"Sometimes," U.S. Trade Representative Robert
Zoellick said recently, "tragedy
also presents opportunities for those who are alert." Sure enough, in the
collapse of the World Trade Center, the alert Mr. Zoellick saw an opportunity to
appeal to wartime patriotism in order to put new trade deals on a congressional
As this spring's congressional debate heats up over ratification of the recent China-U.S. trade agreement, the mainstream media have once again dragged out the hoary morality play on "free trade." On the dark side are protectionist unions, irresponsible eco-freaks, and the jingoist right. On the side of light and reason are the president, the Republican leadership, and the high-minded CEOs of America's great multinational corporations. In the script, the triumph of virtue is continually put at risk by the public's ignorance of economics.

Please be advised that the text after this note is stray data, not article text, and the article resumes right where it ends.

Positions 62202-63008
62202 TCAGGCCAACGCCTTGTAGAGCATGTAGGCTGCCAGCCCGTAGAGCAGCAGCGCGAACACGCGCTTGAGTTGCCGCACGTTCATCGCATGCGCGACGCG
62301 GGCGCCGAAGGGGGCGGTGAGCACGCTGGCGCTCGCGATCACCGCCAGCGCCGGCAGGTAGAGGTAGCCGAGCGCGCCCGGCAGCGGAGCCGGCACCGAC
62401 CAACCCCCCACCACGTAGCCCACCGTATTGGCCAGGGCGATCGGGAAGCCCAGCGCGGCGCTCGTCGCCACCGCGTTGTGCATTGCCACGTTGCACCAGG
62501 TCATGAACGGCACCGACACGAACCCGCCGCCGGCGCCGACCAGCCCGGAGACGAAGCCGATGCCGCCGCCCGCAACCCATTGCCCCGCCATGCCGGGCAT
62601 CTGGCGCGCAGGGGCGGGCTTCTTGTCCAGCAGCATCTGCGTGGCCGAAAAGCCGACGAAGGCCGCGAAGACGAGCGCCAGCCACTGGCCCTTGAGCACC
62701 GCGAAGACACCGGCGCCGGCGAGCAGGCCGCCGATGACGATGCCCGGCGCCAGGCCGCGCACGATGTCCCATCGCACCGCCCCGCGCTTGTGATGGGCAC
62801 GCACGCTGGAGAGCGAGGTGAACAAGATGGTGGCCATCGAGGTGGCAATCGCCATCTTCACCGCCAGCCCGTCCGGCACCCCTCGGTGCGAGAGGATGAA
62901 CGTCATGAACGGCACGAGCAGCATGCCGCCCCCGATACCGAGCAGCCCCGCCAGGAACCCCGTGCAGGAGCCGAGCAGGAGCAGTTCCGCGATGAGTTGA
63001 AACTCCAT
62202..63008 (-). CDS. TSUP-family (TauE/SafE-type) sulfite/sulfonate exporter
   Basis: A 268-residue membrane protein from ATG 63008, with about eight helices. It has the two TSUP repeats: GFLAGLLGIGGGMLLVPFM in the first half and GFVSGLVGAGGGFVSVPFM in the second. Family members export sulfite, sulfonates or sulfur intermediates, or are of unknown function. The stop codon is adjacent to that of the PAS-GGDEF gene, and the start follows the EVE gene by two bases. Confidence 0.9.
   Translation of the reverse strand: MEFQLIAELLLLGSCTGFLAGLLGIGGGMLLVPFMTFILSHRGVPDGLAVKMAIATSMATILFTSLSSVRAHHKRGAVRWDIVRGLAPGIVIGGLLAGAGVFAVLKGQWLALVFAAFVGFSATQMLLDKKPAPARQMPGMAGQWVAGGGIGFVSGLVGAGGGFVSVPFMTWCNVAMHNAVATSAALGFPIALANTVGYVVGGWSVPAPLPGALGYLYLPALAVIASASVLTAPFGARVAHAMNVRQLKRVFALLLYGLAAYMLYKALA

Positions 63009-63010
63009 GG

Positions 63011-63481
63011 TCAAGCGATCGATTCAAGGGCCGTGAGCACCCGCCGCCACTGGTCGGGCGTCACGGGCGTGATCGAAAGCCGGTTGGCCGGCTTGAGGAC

Becoming a media buzzword is the public relations dream of every Washington policy cabal. It is the signal that the media is ready to collaborate. The great PR success story of the 1980s was the "supply-siders." The term, which suggests a conservative concern with investment and producer efficiency, is still applied to those who promoted the decidedly demand-side Reaganomics of economic stimulus through the deficit financing of military and private consumption.
Jeff Faux's "The Myth of the New Democrats" (TAP, Fall 1993) is illuminating--but in unintentional ways. It highlights the unresolved tension in The American Prospect's editorial persona: though dedicated to rethinking old liberal assumptions, the magazine often shies from conclusions that defy liberal orthodoxy. TAP thus oscillates between earnest stabs at policy innovation and purse-lipped attempts to suppress heresy and enforce liberal dogma. Faux's polemic falls in the latter category.